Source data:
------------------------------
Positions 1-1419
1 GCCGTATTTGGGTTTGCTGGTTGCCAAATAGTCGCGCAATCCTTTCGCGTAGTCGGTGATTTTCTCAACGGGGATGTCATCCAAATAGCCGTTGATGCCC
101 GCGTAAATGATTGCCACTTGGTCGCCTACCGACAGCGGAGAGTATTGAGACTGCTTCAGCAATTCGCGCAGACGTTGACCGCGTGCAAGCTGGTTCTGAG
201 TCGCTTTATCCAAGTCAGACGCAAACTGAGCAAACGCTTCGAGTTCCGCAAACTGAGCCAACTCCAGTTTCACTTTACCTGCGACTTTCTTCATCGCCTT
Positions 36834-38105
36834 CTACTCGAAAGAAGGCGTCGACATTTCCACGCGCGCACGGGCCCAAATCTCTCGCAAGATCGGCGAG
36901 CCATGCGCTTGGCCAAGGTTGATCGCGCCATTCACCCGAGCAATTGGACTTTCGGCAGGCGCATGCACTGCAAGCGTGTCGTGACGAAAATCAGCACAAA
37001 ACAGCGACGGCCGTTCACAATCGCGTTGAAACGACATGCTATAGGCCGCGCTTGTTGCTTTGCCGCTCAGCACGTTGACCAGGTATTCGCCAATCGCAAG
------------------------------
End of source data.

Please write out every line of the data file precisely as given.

Positions 1-1419
1 GCCGTATTTGGGTTTGCTGGTTGCCAAATAGTCGCGCAATCCTTTCGCGTAGTCGGTGATTTTCTCAACGGGGATGTCATCCAAATAGCCGTTGATGCCC
101 GCGTAAATGATTGCCACTTGGTCGCCTACCGACAGCGGAGAGTATTGAGACTGCTTCAGCAATTCGCGCAGACGTTGACCGCGTGCAAGCTGGTTCTGAG
201 TCGCTTTATCCAAGTCAGACGCAAACTGAGCAAACGCTTCGAGTTCCGCAAACTGAGCCAACTCCAGTTTCACTTTACCTGCGACTTTCTTCATCGCCTT
Positions 36834-38105
36834 CTACTCGAAAGAAGGCGTCGACATTTCCACGCGCGCACGGGCCCAAATCTCTCGCAAGATCGGCGAG
36901 CCATGCGCTTGGCCAAGGTTGATCGCGCCATTCACCCGAGCAATTGGACTTTCGGCAGGCGCATGCACTGCAAGCGTGTCGTGACGAAAATCAGCACAAA
37001 ACAGCGACGGCCGTTCACAATCGCGTTGAAACGACATGCTATAGGCCGCGCTTGTTGCTTTGCCGCTCAGCACGTTGACCAGGTATTCGCCAATCGCAAG